Central pole made of PM, magnetic lines:
Click the image to open in full size.
Central pole made of 1010 steel, magnetic lines:
Click the image to open in full size.

Central pole made of PM, B value across gap:
Click the image to open in full size.
Central pole made of 1010 steel, B value across gap:
Click the image to open in full size.

For NdFeB40 PMs, 8mm gap 1010 steel:

Structure (showing polarity of PMs):
Click the image to open in full size.

Central pole made of PM, magnetic lines:
Click the image to open in full size.
Central pole made of 1010 steel, magnetic lines:
Click the image to open in full size.

Central pole made of PM, B value across gap:
Click the image to open in full size.
Central pole made of 1010 steel, B value across gap:
Click the image to open in full size.


Effects are less noticeable with Neo PMs but still steel wins
Attached Images
File Type: png 1010 pole piece B.png (17.3 KB, 11 views)
File Type: png 1010 pole piece lines.png (45.2 KB, 12 views)
File Type: png Ceramic 5 pole piece B.png (18.6 KB, 12 views)
File Type: png Ceramic 5 pole piece lines.png (56.6 KB, 11 views)
File Type: png Neo pole piece B.png (17.5 KB, 9 views)
File Type: png Neo pole piece lines.png (54.6 KB, 8 views)
File Type: png neo vs steel structure.png (116.3 KB, 11 views)
File Type: png Steel pole piece B.png (14.7 KB, 10 views)
File Type: png Steel pole piece lines.png (56.0 KB, 8 views)
File Type: png structure.png (49.6 KB, 12 views)
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Old 20th January 2013, 07:51 PM   #119
Frank40 is offline Frank40  Denmark
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Thanks Hentai, for the analysis. I am convinced now... steel is the way to go.
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Old 20th January 2013, 07:56 PM   #120
JMFahey is offline JMFahey  Argentina
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Thanks for simulating and posting.

And let me repeat something many don't notice:
you simulated the center piece magnetized the opposite way (geometrically) to the main external ring magnet, meaning: if, say, the outer ring has North up, you simulated the magnetic material "polepiece" North down .... which only happens in simulations
Hey!! , in Simulation World you can simulate *anything*, even if it's technically impossible
Notice I didn't say "physically" impossible.
But I stick to real world speaker production technology.

But if such speaker is magnetized in any commercially available magnetizer, *everything* within the magnetizer coil or gap will be pushed the same way, by definition.
Say, everybody "North up" , including the pole piece and any other magnetic element of that structure.
So? ........... what happens after you cut current off?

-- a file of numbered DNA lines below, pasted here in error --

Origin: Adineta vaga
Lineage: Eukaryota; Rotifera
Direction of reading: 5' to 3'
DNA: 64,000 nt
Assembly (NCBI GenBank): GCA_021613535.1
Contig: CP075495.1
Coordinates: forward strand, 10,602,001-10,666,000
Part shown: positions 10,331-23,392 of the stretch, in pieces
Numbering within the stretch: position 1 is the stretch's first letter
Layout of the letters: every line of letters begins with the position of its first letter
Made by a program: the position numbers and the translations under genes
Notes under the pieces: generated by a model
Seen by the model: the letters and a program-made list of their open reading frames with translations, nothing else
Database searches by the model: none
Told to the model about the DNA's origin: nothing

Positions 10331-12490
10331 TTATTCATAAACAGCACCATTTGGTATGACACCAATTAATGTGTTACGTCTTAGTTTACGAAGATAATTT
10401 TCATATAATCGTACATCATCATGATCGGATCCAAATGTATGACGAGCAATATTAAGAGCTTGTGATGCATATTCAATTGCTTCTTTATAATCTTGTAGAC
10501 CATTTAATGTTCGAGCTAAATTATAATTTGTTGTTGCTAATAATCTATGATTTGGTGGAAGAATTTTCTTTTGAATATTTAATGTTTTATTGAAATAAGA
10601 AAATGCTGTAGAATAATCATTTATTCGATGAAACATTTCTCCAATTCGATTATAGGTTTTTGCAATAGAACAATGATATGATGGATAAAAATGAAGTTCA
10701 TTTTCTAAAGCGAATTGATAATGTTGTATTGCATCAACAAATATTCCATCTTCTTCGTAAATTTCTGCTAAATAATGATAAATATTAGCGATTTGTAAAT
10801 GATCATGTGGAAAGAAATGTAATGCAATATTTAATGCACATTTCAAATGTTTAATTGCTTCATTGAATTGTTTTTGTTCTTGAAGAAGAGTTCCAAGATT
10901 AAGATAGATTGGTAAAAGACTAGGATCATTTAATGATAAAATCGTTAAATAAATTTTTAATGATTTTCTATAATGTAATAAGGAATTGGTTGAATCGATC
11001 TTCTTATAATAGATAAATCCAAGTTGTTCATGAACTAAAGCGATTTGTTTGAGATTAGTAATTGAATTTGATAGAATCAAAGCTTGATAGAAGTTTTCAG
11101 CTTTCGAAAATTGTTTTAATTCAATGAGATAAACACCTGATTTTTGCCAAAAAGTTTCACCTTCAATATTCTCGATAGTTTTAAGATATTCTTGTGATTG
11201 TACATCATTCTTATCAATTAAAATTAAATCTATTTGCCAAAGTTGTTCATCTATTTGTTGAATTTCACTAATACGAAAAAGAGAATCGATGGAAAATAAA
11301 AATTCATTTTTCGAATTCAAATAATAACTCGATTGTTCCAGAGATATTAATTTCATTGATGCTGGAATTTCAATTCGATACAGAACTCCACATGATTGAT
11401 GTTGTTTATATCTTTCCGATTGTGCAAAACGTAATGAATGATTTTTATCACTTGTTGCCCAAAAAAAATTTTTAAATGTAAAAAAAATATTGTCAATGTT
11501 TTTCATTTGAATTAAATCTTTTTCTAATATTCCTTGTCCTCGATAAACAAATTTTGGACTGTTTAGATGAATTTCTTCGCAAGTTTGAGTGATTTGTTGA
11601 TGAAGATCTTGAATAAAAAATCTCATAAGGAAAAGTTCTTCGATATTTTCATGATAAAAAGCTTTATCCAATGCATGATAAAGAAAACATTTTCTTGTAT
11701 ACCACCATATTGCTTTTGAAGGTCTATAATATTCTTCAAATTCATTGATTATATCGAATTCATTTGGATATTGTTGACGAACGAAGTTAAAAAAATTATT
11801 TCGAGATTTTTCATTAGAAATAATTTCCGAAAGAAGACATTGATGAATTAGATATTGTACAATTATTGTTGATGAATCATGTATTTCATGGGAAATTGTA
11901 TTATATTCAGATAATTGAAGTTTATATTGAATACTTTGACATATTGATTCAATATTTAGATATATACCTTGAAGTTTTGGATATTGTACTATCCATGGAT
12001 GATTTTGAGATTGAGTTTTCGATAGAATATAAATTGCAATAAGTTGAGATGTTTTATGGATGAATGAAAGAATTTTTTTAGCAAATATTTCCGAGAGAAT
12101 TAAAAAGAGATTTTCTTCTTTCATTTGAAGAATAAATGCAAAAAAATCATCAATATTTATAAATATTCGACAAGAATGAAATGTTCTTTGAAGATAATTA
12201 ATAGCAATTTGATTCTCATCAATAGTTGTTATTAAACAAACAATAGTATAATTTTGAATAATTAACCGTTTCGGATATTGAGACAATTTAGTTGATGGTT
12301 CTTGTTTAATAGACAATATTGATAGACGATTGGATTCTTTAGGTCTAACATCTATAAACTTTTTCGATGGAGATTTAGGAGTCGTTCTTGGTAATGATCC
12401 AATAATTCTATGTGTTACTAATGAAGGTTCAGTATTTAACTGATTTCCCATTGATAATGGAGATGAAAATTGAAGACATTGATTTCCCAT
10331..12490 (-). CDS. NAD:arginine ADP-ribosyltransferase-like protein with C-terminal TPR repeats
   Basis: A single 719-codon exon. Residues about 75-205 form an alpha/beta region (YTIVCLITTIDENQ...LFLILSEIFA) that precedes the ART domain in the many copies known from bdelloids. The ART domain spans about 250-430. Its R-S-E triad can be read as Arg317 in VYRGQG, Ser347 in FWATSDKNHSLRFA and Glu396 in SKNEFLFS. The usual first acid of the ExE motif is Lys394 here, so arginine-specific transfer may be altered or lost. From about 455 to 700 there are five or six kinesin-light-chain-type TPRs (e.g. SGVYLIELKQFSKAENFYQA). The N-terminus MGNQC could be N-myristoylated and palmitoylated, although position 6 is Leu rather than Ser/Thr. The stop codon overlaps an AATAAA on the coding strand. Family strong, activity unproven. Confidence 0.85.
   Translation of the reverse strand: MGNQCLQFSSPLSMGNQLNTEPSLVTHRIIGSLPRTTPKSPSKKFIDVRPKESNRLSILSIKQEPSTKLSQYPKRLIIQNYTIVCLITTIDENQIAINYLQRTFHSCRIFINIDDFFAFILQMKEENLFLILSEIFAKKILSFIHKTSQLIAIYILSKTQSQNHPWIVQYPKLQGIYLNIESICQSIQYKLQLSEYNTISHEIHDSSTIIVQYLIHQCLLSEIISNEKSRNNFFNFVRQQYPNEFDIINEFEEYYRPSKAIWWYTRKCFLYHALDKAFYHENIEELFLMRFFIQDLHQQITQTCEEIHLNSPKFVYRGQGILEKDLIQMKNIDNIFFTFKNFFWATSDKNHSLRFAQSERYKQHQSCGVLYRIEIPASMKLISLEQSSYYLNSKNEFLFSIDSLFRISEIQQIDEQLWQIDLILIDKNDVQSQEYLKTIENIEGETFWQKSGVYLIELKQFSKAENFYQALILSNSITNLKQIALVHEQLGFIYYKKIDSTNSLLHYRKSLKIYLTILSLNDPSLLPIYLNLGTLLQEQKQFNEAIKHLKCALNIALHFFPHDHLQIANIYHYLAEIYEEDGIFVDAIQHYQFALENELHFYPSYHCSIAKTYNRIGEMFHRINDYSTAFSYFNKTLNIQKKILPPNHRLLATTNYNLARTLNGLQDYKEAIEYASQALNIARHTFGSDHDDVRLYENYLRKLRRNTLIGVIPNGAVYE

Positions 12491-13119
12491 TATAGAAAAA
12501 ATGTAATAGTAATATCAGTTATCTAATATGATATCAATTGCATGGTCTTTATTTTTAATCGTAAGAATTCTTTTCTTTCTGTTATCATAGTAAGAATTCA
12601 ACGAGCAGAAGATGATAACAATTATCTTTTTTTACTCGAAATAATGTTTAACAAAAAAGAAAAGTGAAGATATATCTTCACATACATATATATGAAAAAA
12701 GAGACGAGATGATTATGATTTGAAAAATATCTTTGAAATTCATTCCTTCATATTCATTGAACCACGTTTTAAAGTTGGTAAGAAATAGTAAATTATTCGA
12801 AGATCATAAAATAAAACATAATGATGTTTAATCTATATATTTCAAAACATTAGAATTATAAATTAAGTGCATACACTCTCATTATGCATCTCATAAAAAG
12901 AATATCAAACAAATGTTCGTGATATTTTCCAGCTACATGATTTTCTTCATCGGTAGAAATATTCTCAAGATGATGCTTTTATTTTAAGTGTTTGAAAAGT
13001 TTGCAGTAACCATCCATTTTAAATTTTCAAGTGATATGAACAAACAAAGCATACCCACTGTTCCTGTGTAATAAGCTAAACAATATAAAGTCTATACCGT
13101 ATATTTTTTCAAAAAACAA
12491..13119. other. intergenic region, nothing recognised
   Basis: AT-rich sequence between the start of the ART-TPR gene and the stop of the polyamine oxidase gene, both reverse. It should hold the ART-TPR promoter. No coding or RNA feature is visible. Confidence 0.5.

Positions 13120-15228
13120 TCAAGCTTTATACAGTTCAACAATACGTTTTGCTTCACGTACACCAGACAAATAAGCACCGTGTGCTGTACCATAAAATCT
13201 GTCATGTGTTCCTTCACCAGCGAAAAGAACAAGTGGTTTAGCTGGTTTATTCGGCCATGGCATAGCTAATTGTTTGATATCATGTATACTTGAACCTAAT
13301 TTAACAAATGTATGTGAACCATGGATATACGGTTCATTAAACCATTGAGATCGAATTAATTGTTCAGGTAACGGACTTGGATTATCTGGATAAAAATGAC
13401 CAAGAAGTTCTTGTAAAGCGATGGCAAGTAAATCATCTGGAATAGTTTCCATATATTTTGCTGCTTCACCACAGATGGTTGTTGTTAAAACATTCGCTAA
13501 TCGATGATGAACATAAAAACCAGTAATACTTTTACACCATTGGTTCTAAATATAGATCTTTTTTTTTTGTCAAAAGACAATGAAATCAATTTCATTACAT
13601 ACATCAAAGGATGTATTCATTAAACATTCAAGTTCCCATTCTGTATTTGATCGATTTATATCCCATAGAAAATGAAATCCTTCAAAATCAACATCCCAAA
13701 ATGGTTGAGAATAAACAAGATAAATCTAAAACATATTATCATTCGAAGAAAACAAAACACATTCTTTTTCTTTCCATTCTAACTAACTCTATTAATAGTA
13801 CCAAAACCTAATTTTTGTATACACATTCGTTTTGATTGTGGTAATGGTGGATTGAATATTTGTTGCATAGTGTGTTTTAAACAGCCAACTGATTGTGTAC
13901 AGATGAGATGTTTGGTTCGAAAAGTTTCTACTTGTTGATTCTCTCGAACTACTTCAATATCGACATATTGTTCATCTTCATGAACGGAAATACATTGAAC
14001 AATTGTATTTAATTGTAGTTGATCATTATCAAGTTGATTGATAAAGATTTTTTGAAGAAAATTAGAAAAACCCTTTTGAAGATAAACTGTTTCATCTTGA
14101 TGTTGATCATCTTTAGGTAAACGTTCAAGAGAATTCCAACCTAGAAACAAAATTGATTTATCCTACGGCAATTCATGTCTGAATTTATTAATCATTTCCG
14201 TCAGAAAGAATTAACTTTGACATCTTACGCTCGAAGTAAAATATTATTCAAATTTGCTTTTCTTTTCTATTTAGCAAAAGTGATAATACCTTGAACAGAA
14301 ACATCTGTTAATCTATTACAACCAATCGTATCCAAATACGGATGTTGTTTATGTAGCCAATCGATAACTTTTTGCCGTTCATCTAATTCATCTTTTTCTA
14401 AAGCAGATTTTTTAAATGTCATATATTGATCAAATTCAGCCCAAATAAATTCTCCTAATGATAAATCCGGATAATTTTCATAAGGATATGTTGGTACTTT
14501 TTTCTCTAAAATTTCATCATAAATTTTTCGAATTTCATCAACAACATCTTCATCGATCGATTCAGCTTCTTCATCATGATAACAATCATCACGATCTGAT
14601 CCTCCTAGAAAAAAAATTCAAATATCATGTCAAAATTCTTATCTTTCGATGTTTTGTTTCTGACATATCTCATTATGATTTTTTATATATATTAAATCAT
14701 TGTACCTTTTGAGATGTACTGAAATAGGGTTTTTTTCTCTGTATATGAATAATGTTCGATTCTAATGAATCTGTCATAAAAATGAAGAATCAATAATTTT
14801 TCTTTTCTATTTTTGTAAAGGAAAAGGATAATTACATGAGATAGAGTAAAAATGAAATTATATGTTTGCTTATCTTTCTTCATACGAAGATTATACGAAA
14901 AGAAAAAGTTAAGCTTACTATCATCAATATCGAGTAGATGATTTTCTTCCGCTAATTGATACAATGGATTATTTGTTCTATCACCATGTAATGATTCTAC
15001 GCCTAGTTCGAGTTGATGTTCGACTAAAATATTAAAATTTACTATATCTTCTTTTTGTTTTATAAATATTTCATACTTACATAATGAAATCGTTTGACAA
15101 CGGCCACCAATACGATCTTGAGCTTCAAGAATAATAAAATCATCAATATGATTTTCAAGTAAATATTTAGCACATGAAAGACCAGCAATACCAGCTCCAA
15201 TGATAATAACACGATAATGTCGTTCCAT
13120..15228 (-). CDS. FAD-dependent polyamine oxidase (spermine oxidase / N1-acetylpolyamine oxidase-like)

The soft iron (SAE1010) polepiece will "forget" that induced magnetization and happily take whatever the hard magnetic material tells it to (Ferrite/Alnico/Samarium/etc.).
If you use a hard magnetic material for the polepiece that will not happen and it will fight the main magnet.
In practice, it will be worse than even not using a polepiece at all

I have built my own magnetizers and use them everyday in speaker production.
Of course , I had to design them from the ground up.
No real data on Internet even today .... and we are talking mid 70's , not even Internet !!!
And one point to consider was that beyond fully magnetizing Ferrite, I had also to saturate the polepiece, or it would act as a very real magnetic short sucking lineforces from the Ferrite.
That's why magnetizers are such power guzzlers.
My "small" one at the shop, good for 105mm magnets, needs over 40A @ 220 Volts monophasic, do the Math, over 8 KW.
In fact, when magnetizing, I go "outside" and clamp it straight to the 220V Power Company line, to avoid resetting PCs , etc, at home.
The "Mid" one, good for ~150mm magnets is at a friend's factory, because it needs 3x380V full wave rectified (equivalent to around 500V DC) @ 47 Amperes= over 20 KW.
Magnetizing pulses are short, but the line must be able to deliver.
I'm building a large one, good for 190 and 220 mm magnets (so I can clone EVM, JBL, etc.) but it will be capacitive discharge because , simply, I can't afford the special reinforced Power Line it will need.
So in a wayyou took the "easy" path
You just built a "dedicated magnetizer" and made it part of the speaker.

FWIW: together with some friends, I built a 30" speaker in the early 80's .... and had to use a field coil
An incredible technical achievement, a terrible financial disgrace.
We built 4 of them but never could sell any
Oh well.

So I'm following your project with the utmost attention, brings *many* bitter sweet memories.